In 1973, the United Automobile Workers sent a letter to its members at a Harman International auto parts plant in Bolivar, TN, describing the simple, but perhaps revolutionary, idea behind an experiment being conducted there. The letter stated: “We are at that point in time where workers should have more to say about their job and how it should be run. They should participate in a meaningful way in making decisions about the job and the work place— decisions which in the past were made pretty much exclusively by management.”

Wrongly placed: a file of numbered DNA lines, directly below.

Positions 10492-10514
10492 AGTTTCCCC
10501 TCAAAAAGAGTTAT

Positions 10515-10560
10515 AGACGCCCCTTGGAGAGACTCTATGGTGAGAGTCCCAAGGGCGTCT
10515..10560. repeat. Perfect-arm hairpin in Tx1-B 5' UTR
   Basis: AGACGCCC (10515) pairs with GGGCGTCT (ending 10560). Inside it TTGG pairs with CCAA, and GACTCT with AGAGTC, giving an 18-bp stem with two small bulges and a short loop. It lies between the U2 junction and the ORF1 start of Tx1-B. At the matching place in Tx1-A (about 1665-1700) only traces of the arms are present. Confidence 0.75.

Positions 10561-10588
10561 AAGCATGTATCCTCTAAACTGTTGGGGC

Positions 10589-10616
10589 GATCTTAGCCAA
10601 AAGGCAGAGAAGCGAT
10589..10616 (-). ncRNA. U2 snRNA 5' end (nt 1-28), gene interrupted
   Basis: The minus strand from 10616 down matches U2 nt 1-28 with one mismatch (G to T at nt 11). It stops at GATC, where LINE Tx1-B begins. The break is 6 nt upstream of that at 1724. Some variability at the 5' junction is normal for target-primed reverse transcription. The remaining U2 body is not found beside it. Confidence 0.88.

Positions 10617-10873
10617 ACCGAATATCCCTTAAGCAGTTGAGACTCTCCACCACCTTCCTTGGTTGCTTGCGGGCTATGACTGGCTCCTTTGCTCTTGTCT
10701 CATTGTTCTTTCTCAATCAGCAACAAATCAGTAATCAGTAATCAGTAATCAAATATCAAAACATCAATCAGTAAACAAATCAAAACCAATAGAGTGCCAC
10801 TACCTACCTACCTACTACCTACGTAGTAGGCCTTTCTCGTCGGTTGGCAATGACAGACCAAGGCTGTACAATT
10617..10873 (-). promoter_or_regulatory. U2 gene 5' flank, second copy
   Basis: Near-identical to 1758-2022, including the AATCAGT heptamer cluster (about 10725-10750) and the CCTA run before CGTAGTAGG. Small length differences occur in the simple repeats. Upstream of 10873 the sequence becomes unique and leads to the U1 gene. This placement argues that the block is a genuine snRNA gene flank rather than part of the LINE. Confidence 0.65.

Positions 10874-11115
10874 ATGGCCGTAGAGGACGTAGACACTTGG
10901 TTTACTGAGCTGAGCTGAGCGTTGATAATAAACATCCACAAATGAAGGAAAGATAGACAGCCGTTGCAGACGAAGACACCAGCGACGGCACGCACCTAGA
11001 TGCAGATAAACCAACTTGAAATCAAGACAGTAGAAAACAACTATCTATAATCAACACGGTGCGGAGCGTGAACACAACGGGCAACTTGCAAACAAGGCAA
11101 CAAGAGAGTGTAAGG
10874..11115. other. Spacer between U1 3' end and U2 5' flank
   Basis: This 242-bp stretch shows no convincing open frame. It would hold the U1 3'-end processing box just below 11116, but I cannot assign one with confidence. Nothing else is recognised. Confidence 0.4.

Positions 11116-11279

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When the workers in the Harman experiment were, in fact, given more of a say, they began to fashion new ways of doing things at the plant. They formed cooperative work teams, assigned responsibilities and controlled their own time and scheduling. As ob¬servers described it, people became more involved and interested in their jobs. Continue reading